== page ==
It’s also after this too that the movie’s tone begins to change, rapidly. Gone is any pretense that we are seeing a feel-good story of family bonding and social advocacy, or that the grim tale of small-town bigotry being spun in the flashbacks is going to lead to a triumphant conclusion, and what we now get is a deeper dive into the soul-searching of a man who recognizes, too late, how his own attitudes and behavior may have played a part in his son’s decision to end his own life. Joe’s walk is a bid for personal redemption, and it’s a difficult journey in ways that are much more painful than the blisters on his feet.
Unfortunately, while it may make for an interesting narrative device, this sudden turn in the movie feels a little like a bait-and-switch. It doesn’t help that “Joe Bell” works overtime to tug our heartstrings with its swelling, elegiac score or its reliance on tear-jerking tropes, nor that the focus on Joe’s inner turmoil effectively upstages Jadin’s torment. Indeed, by making the teen into an otherworldly companion, the movie essentially turns him into a gay saint, cheerfully responsible for shepherding his father toward redemption. While it may not be an intentional effect, it can’t help but feel a little akin to the “magic Negro” cliché that has turned so many well-meaning movies into unintentionally offensive perpetuations of stereotype – to say nothing of begging the question of why the victims of cultural oppression should feel any responsibility at all for helping their oppressors forgive themselves.
Adding still another layer to the vaguely bad taste “Joe Bell” leaves in one’s mouth is the fact that its star once famously revealed in an interview that he had been considered for a role in “Brokeback Mountain” but was glad when he didn’t get it because he was “creeped out” when he read the script. Add to this Wahlberg’s history as a convicted perpetrator of racial violence when he was growing up in Boston – a record that has haunted him for his entire career and for which he has spent a great deal of time and energy trying to atone – and one can only wonder if the actor might be aiming for a bit of redemption himself.
Not that there’s anything wrong with that, and as far as his performance goes, Wahlberg certainly seems sincere. The famously conservative macho action star delves to a level of depth and vulnerability we haven’t seen from him since “Boogie Nights,” and it’s hard to imagine an actor who would be a better fit as the conservative, blue-collar Joe Bell. In charting the character’s evolution from toxic alpha masculinity toward a more compassionate world view, he is clearly guided by self-knowledge, and he deserves credit for his bravery in bringing that to the table.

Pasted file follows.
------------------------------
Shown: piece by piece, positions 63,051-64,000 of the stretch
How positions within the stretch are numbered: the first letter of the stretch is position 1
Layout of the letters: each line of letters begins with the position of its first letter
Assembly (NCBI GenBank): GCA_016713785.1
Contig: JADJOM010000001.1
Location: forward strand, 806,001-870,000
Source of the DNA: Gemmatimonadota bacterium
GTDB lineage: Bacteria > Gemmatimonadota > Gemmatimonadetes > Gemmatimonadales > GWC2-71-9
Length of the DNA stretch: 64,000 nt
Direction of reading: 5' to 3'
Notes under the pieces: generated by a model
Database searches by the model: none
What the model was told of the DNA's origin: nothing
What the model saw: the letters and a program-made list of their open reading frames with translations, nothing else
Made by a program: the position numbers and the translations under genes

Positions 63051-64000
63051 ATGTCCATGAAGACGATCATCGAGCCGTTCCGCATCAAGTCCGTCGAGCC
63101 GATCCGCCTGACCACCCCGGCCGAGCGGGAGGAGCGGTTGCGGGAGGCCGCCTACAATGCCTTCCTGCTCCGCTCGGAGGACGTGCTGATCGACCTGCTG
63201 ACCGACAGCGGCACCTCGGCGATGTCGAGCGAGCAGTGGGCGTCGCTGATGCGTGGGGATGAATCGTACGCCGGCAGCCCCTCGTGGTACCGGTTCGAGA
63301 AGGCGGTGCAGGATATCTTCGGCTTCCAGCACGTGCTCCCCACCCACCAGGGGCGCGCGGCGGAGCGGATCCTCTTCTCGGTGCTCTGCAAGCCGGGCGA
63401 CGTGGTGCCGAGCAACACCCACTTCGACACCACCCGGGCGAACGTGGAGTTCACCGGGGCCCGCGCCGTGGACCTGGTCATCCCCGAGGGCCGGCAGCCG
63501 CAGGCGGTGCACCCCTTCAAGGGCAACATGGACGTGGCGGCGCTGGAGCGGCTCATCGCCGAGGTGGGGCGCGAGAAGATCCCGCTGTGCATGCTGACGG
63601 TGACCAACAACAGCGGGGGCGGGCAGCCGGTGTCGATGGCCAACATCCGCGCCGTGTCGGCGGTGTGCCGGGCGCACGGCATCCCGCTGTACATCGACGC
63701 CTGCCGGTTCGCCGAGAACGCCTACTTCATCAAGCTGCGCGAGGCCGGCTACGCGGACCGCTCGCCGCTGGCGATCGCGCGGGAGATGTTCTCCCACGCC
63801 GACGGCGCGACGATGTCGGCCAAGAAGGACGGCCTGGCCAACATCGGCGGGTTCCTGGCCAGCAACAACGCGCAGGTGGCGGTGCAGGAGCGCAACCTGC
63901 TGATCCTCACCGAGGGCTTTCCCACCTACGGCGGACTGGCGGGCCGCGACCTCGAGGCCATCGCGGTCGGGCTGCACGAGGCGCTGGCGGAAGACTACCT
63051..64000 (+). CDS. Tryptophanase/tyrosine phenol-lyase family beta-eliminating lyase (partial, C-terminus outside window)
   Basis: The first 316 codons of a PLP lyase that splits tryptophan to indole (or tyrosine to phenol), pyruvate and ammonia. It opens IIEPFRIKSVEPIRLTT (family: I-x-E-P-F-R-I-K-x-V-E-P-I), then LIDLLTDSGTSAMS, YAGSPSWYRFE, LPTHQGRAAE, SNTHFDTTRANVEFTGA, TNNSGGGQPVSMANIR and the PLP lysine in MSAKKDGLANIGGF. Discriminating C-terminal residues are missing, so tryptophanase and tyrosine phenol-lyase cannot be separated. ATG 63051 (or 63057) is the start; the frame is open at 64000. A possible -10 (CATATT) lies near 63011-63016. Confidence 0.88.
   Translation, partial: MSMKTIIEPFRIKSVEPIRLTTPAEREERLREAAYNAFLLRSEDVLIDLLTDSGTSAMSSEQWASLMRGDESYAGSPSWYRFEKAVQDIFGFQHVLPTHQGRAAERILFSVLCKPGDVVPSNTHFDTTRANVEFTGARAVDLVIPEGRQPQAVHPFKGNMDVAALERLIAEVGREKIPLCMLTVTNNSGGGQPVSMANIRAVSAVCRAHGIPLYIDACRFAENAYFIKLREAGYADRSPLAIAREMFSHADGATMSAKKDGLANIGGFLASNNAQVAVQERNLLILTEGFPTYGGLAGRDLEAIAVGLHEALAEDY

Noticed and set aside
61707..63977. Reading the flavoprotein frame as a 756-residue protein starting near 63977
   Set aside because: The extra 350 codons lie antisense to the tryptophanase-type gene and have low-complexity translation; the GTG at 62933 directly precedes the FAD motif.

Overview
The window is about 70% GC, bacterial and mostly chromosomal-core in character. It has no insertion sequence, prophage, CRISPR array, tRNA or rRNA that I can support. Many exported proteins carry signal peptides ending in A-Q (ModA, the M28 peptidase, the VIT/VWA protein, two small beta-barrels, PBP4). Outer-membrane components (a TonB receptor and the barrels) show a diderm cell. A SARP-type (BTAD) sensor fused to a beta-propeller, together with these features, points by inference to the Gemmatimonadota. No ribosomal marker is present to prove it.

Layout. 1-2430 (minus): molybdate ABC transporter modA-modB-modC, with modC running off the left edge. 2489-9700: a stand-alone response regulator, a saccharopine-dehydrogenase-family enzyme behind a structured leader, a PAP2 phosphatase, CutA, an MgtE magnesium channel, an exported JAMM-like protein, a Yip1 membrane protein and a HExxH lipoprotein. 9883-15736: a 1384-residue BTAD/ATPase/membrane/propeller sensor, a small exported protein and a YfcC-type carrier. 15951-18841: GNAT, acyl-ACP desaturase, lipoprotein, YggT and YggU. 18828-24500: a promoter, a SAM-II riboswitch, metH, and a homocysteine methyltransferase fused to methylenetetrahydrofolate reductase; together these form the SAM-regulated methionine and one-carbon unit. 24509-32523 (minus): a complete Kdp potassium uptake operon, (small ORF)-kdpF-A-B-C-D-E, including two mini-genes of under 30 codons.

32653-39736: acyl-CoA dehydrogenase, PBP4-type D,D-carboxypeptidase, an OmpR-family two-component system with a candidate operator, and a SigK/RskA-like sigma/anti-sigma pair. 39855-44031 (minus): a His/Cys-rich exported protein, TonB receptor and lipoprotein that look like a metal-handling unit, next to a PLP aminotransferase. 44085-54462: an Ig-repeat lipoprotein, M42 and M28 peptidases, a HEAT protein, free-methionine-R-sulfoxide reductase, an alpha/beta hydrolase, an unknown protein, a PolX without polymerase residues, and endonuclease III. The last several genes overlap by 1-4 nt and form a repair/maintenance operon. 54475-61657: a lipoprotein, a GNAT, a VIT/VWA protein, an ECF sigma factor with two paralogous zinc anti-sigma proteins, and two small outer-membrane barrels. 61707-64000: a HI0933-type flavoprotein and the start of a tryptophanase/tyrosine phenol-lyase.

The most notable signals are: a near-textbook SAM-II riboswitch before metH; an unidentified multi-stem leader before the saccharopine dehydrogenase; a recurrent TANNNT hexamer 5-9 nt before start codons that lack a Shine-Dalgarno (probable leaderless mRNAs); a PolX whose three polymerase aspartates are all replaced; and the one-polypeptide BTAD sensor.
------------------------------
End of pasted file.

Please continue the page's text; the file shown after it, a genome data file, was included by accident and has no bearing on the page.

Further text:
There are other reasons to forgive “Joe Bell” for its clunky and vaguely tone-deaf presentation, most of which come from screenwriters Diana Ossana and Larry McMurtry – who also penned the script for “Brokeback Mountain,” ironically enough – and their keen understanding of human nature. They sculpt believable, identifiable characters with a few deft strokes of dialogue, which not only permits us to empathize with them but gives the cast a boost in making them all into fully formed, three-dimensional human beings.
Among the actors who benefit from this are Connie Britton, wearing the patiently weary wisdom of a long-term survivor as Joe’s wife and Jadin’s mother, and Gary Sinise (another actor known for his conservative offscreen views) as a local sheriff who forms a brief friendship with Joe in an intimate and touching scene that is one of the movie’s highlights. Most impressive of all, however, is young up-and-comer Reid Miller, who gives a charismatic and refreshingly unaffected performance as Jadin. It’s largely thanks to him, in fact, that the movie doesn’t come off as just another “gay issues” movie designed to make straight people feel more enlightened.
Yet even if “Joe Bell” avoids that trap, it doesn’t quite rise above the layers of Hollywood sentiment with which it drapes itself. Despite the many small moments of authenticity peppered throughout, there are too many others that are either too precious or too perfunctory, and that makes it hard to care as much about the ones that work. This is especially true in light of its bleakness. Like “Brokeback,” it’s a movie in which the tragedy is unrelenting, and we are left to find whatever scraps of happiness we can find in the ending – but while “Brokeback” had the beauty of an epic love story to transcend its sadness, “Joe Bell” can only leave us to contemplate a senseless waste of a human life.
Faced with that handicap, even with good writing and performances, it’s hard for a movie to be anything but a bummer.